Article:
- Odd News
By Sean Poulter
PUBLISHED: 18:43 EST, 5 March 2013 | UPDATED: 20:09 EST, 5 March 2013
This year's crop of virgin olive oil has been severely affected by drought in southern Europe
Nigella and Jamie might have to rethink some recipes after warnings of an international shortage of extra virgin olive oil.
The ingredient, generously drizzled over everything from salads to pasta dishes and roasted vegetables, has fallen victim to weather extremes.
While Britain suffered its wettest summer in 100 years during 2012, the farmers of Spain were struggling to cope with a drought.
As a result, the Spanish harvest is predicted to be down by as much as 60 per cent, creating shortages of extra virgin olive oil and pushing up prices.
Perversely, British retailers are currently using olive oil as a loss leader, cutting the price in order to attract middle class shoppers who will also spend on other products.
Tesco, for example, is offering five extra virgin olive oils at half price, ranging from £1.74 to £2.84 for 500ml. However, olive oil experts insist that the economics of the market mean this cannot last.
The Hojiblanca Group, an Andalucian based co-operative of more than 50,000 farmers, grows and presses more olives than anyone else in the world.
Its UK representative, Jeff Bayley, said: ‘With the harvest drawing to a close latest returns are showing that the Spanish olive crop is a fraction of previous years.
‘The crop forecast is for 700,000 tonnes of olives in 2013 against 1.6m tonnes last year following a sustained period of drought.
‘There will be a shortage of certain types of olive oil and this will definitely put upward pressure on prices.’
Mr Bayley said the current supermarket price cuts ‘would be unsustainable even if supplies were abundant’. He added: ‘With a shortage on the way the current situation can’t last.’
Other olive oil producing countries, including Greece, Italy, Turkey and Tunisia, have had their own drought problems and will not be able to make up the shortfall from Spain.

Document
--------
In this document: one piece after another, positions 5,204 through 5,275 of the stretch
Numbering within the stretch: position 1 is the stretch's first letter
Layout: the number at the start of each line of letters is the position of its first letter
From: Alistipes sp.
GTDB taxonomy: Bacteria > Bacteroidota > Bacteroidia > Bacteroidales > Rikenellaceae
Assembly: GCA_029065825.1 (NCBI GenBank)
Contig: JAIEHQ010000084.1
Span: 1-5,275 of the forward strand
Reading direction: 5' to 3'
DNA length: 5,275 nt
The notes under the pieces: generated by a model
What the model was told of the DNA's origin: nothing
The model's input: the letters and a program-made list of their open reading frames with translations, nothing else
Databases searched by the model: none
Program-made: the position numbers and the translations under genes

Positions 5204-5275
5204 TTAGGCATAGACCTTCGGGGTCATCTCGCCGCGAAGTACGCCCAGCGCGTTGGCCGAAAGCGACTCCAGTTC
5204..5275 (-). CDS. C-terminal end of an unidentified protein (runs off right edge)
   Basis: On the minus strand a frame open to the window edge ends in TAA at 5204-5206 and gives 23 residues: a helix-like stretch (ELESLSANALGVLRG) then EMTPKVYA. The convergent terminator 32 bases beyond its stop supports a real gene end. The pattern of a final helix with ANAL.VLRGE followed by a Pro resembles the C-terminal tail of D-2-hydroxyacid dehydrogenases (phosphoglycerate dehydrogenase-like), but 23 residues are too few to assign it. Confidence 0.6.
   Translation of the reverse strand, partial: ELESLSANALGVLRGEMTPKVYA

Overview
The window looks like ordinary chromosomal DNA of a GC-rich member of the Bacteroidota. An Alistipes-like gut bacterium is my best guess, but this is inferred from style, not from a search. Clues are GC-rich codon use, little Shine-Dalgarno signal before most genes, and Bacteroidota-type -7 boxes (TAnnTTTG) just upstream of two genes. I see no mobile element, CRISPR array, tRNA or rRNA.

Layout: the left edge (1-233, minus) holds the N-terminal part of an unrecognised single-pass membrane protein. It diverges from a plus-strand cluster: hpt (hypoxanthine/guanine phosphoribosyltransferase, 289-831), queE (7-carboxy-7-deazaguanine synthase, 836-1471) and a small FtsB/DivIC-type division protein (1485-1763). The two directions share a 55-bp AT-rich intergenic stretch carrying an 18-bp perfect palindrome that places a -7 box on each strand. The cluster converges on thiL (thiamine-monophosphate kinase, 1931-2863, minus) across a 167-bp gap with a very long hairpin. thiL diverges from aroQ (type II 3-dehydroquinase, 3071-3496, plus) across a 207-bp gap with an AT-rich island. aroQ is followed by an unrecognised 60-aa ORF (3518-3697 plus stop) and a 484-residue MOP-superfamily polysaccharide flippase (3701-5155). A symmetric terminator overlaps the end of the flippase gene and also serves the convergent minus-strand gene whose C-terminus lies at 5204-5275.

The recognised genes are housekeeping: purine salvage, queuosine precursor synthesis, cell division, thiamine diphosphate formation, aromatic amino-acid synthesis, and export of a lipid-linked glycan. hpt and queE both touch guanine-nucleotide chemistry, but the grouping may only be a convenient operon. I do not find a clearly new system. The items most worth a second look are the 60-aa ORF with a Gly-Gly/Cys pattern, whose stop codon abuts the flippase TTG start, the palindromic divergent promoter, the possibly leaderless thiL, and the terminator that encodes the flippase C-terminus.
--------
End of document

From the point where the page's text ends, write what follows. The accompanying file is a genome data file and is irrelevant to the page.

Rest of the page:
The situation is expected to fuel a burgeoning black market in stolen olive oil and an increase in the widespread adulteration of olive oil with cheap substitutes by food fraudsters.
Kitchen favourite: Popular chefs such as Nigella Lawson, left, and Jamie Oliver, right, often use extra virgin olive oil in their recipes
Just before Christmas one British firm was fined more than £20,000 for passing off a cheap pesto sauce as something far more gourmet.
Stark Naked Foods claimed its pesto was made with extra virgin olive oil and Grana Padano cheese, when in fact it was sunflower oil and a cheaper Latvian cheese.
In America, a company called Gourmet Factory is facing a lawsuit over its Capatriti brand of ‘100% pure olive oil’.
The case is being brought by the North American Olive Oil Association, which claims the product is actually olive pomace oil, a substance extracted using industrial solvents from the solid waste matter from olive oil mills, and not from olives.
Last July, Spanish police arrested the leader of a gang responsible for the theft of more than a million litres of the olive oil, which was then shipped to Italy for sale.
In 2011, two Spanish businessmen were sent to prison for selling extra virgin olive oil that turned out to be 75per cent sunflower oil.
Mr Bayley said consumers need to careful when buying olive oil to make sure they are getting what they expect.
‘If the bottle does not have the words ‘extra virgin’ on it, then it is more than likely a blend containing refined oils,’ he said.
‘There’s a big difference between an extra virgin olive oil and refined olive oils which should cost less.
‘The irony is that highly processed refined oils are often sold in the UK at similar prices to extra virgin which are the least processed and most natural olive oils.
‘No self-respecting Spaniard would pay the same price for refined as extra virgin olive oil.’
Hojiblanca Extra Virgin Olive Oil is the market leader in Spain with around 215,000 tonnes produced every year, which is four times total UK consumption.